January 23, 2013

Our View: Fifth high school year a solid education reform

A low-cost, smooth transition to college would help both students and the Maine economy.

A key economic development challenge for state government is providing Maine workers with the kind of education they need to fill the more technical jobs that will be created and that exist now, unfilled.

That's why Gov. LePage's proposal of an optional fifth high school year makes so much sense.

The model is the Bridge Year program in Hermon. There, high school students take community college classes during their junior and senior years, earning about one year of college credit. The next year, they go to college full time and receive a high school diploma and an associate degree at the same time.

The idea is a "game changer," said Education Commissioner Stephen Bowen, and one that is ready to be replicated in schools all over the state. LePage included money for the program in the budget he submitted to the Legislature earlier this month.

The optional fifth year is something LePage has been talking about since his 2010 campaign. In 2011, he created a task force to study its implementation and it released a report last year. Unfortunately, it was not part of the package of education reforms that LePage pushed in 2012.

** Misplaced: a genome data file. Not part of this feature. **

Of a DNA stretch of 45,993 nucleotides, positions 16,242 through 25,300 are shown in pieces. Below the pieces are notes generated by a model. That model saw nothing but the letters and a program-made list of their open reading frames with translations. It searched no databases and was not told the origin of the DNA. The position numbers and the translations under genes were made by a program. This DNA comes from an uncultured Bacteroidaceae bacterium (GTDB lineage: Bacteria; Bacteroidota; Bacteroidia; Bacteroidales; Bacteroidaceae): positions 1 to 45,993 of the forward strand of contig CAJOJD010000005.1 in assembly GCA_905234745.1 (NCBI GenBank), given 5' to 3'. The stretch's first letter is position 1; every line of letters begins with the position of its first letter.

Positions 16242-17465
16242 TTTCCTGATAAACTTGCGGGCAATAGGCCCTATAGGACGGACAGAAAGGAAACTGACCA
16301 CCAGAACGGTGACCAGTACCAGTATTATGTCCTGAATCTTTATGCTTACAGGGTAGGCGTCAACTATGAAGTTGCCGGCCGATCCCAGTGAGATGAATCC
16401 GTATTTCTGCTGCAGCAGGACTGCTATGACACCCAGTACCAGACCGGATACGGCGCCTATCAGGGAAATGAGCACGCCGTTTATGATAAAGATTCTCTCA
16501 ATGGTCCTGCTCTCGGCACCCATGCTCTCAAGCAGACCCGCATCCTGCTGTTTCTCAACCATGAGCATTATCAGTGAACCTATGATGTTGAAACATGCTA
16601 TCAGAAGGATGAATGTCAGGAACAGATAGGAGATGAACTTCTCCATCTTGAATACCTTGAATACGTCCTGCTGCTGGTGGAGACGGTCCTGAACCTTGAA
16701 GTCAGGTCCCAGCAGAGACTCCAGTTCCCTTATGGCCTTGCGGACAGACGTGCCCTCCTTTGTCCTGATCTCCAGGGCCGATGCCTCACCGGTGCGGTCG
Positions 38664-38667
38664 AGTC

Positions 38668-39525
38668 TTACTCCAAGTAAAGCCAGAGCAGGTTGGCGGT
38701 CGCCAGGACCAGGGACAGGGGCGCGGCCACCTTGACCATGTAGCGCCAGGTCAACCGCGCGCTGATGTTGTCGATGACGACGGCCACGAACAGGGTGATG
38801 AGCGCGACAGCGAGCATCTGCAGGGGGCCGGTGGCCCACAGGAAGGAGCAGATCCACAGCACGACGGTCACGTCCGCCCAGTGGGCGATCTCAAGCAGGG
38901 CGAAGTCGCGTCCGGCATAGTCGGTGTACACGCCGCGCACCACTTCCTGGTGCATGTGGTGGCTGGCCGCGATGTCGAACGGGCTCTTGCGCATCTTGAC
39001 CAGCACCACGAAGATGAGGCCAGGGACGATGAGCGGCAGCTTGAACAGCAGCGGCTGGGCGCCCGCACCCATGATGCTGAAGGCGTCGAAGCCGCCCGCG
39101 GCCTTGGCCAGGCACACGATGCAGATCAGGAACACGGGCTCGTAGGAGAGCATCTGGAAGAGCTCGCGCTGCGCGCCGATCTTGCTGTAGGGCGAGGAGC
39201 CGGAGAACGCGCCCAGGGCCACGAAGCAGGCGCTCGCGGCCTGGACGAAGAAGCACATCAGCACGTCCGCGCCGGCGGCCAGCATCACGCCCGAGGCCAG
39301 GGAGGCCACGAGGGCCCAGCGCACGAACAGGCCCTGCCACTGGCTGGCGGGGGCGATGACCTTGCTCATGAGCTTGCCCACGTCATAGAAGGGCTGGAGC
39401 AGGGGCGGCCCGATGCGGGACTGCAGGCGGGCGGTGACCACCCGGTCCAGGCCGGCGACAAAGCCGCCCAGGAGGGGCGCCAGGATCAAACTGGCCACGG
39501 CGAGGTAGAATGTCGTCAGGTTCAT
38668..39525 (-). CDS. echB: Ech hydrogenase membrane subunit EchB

It is an important initiative for several reasons.

First, research by the George Mitchell Foundation has determined that new jobs are requiring a higher level of technical ability, even those in traditional industries like agriculture and papermaking.

Maine students lag behind their New England counterparts in their attainment of higher education. The biggest impediments are families' ability to afford college and a difficult transition to higher education, especially for people who are the first in their families to make the leap.

By combining high school and college, the transition will become smoother, and by making the bridge part of a high school education, there would be less financial pressure on families.

The whole state would benefit when these students would enter the work force with a degree in hand, and a more educated work force would be an asset for anyone trying to attract a business to move to or expand in Maine.

The budget process promises to be messy, but we hope this idea survives and becomes an option for more Maine families.

 

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